Carolyn Conti

Defense Date


Graduation Date

Fall 2010


Immediate Access

Submission Type


Degree Name



Health Care Ethics


McAnulty College and Graduate School of Liberal Arts

Committee Chair

Aaron Mackler

Committee Member

Gerard Magill

Committee Member

Charles Dougherty


health care reform, justice, policy, social reform


The American health care system is seriously flawed and in need of reform. American health care is expensive and rationed by the ability to pay. More than forty-five million Americans lack regular access to health care because they have no health insurance and cannot afford to pay for care on their own. An even greater number of Americans have inadequate access to health care because their health insurance provides insufficient coverage. Even well-insured Americans, most of whom get their health insurance through their employers, have problems because their out-of-pocket expenses are escalating while their coverage is shrinking.

Contemporary public discourse suggests that many if not most Americans are dissatisfied with the health care system as it is currently structured and are ready for change but are uncertain about how to achieve reform. Although the American people disagree about what a reformed health care system should be they are nearly unanimous in their dissatisfaction with both access to and cost of health care. The voice of the American people needs to be focused into a coherent, cohesive message calling for reform and the message must be honed and repeated to exert pressure on the government to act in accord with the will of the people rather than that of special interest groups.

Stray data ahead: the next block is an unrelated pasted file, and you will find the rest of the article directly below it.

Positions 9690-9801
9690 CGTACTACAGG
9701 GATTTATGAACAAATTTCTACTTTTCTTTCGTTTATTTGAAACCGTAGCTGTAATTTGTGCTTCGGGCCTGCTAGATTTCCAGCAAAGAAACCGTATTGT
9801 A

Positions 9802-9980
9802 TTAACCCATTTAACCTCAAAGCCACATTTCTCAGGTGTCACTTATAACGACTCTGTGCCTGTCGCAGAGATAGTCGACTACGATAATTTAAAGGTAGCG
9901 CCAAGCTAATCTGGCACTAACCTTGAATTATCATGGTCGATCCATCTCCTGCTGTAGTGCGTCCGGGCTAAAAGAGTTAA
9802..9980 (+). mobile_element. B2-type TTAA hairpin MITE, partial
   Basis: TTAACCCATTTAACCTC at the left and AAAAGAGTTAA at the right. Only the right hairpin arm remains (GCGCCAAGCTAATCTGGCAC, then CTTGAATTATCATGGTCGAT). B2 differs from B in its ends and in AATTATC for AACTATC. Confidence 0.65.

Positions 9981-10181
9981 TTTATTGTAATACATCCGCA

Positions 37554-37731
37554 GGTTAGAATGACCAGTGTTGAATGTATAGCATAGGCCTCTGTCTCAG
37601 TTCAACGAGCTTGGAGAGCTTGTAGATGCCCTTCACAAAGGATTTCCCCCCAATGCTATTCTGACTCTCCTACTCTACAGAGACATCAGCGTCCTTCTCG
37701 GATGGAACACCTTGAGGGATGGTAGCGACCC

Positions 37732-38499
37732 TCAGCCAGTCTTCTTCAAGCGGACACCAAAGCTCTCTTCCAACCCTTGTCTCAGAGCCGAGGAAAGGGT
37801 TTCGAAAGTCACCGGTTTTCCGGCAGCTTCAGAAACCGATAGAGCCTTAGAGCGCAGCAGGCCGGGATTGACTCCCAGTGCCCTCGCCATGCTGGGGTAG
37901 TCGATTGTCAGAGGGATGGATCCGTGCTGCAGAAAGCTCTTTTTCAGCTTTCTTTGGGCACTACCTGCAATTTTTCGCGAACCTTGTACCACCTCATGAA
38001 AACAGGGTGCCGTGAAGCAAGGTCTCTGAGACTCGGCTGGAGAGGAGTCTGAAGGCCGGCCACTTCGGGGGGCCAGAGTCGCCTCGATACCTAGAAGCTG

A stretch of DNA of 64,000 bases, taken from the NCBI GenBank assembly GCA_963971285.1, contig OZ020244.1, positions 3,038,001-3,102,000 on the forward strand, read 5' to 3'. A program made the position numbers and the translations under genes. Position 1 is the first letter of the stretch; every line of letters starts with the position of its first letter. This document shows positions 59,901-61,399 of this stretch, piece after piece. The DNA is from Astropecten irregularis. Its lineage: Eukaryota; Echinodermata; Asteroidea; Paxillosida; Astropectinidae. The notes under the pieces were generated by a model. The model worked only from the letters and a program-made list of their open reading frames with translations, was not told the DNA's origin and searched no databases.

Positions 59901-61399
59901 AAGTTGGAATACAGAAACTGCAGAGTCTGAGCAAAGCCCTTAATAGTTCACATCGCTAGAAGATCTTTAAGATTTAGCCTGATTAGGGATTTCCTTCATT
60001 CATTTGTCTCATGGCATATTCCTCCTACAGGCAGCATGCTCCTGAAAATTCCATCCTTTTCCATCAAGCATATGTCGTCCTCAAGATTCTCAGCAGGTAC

This dissertation will address the issue of what the American people can do to effect comprehensive reform of the American health care system, focusing on how to begin the process and not on what the reformed system should be. The thesis of this dissertation is that a social reform movement is in order and might be necessary in order to accomplish comprehensive reform of American health care. The thesis will develop in three parts, examining American health care from three perspectives, justice, policy, and reform. Part One will focus on why reform is necessary. Part Two will focus on why a social reform movement is in order. Part Three will focus on what the American people can do to accomplish the successful reform of the American health care system that has so far eluded the political and legislative processes.